The most obvious collusion questions
The term “collusion” is generally used to refer to any hypothetical Trump campaign involvement in or cooperation with Russian government interference in the presidential campaign (via hacking, social media propaganda, or other means we don’t yet know about).
There are three questions on the Times list that pop out as most obviously related to this. They are:
- “During the campaign, what did you know about Russian hacking, use of social media or other acts aimed at the campaign?”
- “When did you become aware of the Trump Tower meeting?”
- “What knowledge did you have of any outreach by your campaign, including by Paul Manafort, to Russia about potential assistance to the campaign?”
So Mueller wants to know what Trump knew at the time about the now well-known Russian efforts to interfere with the campaign by hacking and leaking prominent Democrats’ emails and propagandizing on social media. (There have been no indictments related to the hackings, a known crime, just yet, making this one of the biggest shoes left to drop in the Mueller investigation.)
Mueller also wants to know what Trump knew about the infamous Trump Tower meeting in June 2016 in which his son Don Jr. was promised dirt on Hillary Clinton as “part of Russia and its government’s support for Mr. Trump.” Trump has publicly claimed he didn’t learn about this meeting until more than a year later, when he was already president. Steve Bannon has expressed skepticism that this is the case.
There’s also a vaguer question about “outreach” from the campaign and Manafort to Russia “about potential assistance to the campaign.” This raised eyebrows after the Times report published, since it’s unclear what it refers to, and all the other questions refer to events that are known to have happened. Was there some outreach from Manafort to Russia we still don’t know about? Might this relate to longtime Manafort business partner Rick Gates’s recent cooperation with Mueller’s team?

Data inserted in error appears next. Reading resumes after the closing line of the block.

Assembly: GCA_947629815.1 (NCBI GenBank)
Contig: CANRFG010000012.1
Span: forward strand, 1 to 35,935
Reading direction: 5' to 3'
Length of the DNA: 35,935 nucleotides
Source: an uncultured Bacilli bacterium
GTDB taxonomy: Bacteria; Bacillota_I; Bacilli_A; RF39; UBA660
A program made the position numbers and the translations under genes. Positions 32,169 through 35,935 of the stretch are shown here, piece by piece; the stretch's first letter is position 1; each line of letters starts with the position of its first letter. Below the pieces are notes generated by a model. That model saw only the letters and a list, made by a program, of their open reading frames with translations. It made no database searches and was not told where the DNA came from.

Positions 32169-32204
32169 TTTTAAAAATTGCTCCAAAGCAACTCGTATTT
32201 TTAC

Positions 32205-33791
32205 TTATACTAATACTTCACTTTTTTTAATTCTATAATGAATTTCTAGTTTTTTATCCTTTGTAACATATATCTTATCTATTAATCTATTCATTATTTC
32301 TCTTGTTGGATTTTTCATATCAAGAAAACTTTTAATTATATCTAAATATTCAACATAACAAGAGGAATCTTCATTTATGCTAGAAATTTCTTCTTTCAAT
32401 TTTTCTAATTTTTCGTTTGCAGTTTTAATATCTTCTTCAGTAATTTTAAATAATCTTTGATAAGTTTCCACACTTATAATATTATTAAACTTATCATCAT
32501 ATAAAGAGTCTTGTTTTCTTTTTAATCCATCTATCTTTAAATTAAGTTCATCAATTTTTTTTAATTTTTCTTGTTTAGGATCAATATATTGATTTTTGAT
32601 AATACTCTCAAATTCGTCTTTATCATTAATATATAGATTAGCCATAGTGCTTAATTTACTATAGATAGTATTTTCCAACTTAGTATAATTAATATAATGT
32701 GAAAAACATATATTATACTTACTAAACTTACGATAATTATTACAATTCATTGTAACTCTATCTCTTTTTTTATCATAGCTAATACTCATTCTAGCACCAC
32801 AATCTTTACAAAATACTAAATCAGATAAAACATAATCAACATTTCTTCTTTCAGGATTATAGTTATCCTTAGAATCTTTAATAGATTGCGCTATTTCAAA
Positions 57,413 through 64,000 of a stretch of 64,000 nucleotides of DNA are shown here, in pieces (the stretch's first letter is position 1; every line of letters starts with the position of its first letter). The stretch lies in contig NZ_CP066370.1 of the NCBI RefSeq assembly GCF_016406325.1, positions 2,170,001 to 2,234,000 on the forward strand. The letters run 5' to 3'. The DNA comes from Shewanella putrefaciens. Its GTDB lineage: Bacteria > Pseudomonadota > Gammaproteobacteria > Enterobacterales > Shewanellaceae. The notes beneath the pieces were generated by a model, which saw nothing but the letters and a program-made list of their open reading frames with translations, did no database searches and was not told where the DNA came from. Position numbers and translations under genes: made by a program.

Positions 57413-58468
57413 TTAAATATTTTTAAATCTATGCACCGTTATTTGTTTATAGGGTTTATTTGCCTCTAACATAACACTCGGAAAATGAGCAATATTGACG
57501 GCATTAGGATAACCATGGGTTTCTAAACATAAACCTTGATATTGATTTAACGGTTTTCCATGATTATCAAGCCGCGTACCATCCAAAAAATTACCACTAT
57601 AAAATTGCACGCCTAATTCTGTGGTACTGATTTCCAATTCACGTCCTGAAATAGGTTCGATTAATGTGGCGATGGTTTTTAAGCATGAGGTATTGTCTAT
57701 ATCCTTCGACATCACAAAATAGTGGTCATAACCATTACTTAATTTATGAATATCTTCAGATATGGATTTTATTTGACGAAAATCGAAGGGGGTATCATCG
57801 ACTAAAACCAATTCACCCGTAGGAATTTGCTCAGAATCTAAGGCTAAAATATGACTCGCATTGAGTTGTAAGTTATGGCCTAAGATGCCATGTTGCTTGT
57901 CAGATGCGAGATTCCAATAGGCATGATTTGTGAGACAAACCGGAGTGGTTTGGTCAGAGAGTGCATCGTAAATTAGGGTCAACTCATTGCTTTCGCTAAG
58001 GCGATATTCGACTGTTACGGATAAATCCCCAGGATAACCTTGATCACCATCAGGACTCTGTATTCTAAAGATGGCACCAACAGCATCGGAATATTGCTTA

Questions about other things Trump and Russia might have gotten from each other
Several other questions on Mueller’s list focus on whether there was a broader relationship between Trump and the Russian government that could have set the stage for collusion, and on what else Trump and Russia might have gotten from each other.
- “During a 2013 trip to Russia, what communication and relationships did you have with the Agalarovs and Russian government officials?”
Aras and Emin Agalarov, a father-son pair of Azeri-Russian real estate developers, financed Trump’s Miss Universe pageant in Moscow in 2013. They also arranged the Trump Tower meeting at which Don Jr. was promised Russian government-provided dirt on Clinton in 2016. So understanding the relationship between Trump and the Agalarovs is clearly relevant to collusion.
- “What communication did you have with Michael D. Cohen, Felix Sater and others, including foreign nationals, about Russian real estate developments during the campaign?”
This question is about something else Trump might have gotten in return from the Russian government during the campaign: a real estate deal. It was reported several months ago that then–Trump Organization lawyer Michael Cohen was trying to get a Trump Tower Moscow built while Trump was running for president, as late as January 2016, and that he even reached out to Putin’s spokesperson about it. (He’s said he never got a response and the company abandoned the project.)